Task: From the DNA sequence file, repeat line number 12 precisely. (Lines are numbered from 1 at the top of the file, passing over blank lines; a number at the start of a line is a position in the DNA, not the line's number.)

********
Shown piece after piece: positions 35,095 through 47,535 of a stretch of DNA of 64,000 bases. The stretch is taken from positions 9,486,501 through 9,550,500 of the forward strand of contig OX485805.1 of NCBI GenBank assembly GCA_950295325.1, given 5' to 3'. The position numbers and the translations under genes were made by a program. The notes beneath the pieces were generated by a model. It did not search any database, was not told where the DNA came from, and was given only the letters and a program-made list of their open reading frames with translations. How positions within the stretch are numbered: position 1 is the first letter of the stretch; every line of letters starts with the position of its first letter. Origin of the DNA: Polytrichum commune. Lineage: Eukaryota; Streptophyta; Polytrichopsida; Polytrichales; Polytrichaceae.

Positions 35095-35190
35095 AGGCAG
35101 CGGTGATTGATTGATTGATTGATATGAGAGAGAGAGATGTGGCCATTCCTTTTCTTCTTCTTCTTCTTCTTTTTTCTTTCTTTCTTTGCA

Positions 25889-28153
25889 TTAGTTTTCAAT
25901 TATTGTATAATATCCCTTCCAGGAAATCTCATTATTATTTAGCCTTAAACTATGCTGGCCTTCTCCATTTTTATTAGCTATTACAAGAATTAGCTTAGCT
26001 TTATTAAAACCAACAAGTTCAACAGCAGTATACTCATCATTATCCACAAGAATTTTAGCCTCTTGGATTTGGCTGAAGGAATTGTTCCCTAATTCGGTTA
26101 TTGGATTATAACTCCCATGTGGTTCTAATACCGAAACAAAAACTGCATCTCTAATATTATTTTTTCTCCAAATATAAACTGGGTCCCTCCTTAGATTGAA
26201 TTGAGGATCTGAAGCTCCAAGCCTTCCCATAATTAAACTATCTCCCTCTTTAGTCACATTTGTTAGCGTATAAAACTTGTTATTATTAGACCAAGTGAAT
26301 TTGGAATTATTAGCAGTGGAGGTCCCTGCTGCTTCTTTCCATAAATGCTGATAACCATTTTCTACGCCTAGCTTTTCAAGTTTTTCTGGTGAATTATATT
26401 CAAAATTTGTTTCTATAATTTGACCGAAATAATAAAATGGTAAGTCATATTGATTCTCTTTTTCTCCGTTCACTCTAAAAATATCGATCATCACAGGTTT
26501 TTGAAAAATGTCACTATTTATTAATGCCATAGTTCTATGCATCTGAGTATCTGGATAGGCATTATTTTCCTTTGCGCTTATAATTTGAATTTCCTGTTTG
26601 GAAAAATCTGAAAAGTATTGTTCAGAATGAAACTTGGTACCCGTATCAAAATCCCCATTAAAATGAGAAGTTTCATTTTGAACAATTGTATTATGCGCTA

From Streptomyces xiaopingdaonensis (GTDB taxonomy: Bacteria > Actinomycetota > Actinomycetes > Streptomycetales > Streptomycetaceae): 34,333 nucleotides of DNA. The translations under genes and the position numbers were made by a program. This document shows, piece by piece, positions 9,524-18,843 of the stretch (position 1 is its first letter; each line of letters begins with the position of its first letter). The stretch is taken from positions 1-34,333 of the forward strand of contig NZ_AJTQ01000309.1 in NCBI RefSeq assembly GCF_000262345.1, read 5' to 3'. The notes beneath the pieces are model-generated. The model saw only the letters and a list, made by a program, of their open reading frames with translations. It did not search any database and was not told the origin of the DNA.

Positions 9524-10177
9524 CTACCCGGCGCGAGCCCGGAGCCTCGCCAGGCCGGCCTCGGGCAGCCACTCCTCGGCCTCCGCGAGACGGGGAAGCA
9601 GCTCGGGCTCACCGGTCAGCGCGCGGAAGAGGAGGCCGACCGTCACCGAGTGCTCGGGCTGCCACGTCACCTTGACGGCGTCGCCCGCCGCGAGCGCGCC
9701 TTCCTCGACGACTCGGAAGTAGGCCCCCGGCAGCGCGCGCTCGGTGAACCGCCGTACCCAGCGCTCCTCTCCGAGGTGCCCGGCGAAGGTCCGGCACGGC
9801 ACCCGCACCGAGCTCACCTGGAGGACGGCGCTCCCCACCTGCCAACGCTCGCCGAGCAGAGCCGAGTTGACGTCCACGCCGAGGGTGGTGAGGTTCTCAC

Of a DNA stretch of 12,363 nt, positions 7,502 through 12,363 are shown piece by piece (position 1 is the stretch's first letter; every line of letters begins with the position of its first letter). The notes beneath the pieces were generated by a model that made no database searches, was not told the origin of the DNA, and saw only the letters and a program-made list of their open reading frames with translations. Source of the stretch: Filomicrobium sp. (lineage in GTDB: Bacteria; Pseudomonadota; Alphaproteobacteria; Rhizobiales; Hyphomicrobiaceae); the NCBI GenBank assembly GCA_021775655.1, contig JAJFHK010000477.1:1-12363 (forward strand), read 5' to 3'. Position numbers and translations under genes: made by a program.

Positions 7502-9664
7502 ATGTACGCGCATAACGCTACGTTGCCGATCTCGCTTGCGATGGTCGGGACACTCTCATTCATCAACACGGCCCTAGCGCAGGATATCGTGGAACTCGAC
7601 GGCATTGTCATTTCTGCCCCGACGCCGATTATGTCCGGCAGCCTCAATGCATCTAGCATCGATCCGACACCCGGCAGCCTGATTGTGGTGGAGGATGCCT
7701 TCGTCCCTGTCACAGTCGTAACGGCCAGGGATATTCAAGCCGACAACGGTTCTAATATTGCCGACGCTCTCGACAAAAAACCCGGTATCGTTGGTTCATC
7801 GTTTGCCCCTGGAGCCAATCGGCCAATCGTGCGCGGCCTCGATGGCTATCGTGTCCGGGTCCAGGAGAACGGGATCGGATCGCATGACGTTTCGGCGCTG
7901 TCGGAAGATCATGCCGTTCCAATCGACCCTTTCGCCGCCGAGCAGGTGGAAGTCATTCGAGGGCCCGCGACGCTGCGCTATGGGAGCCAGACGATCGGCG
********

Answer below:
26401 CAAAATTTGTTTCTATAATTTGACCGAAATAATAAAATGGTAAGTCATATTGATTCTCTTTTTCTCCGTTCACTCTAAAAATATCGATCATCACAGGTTT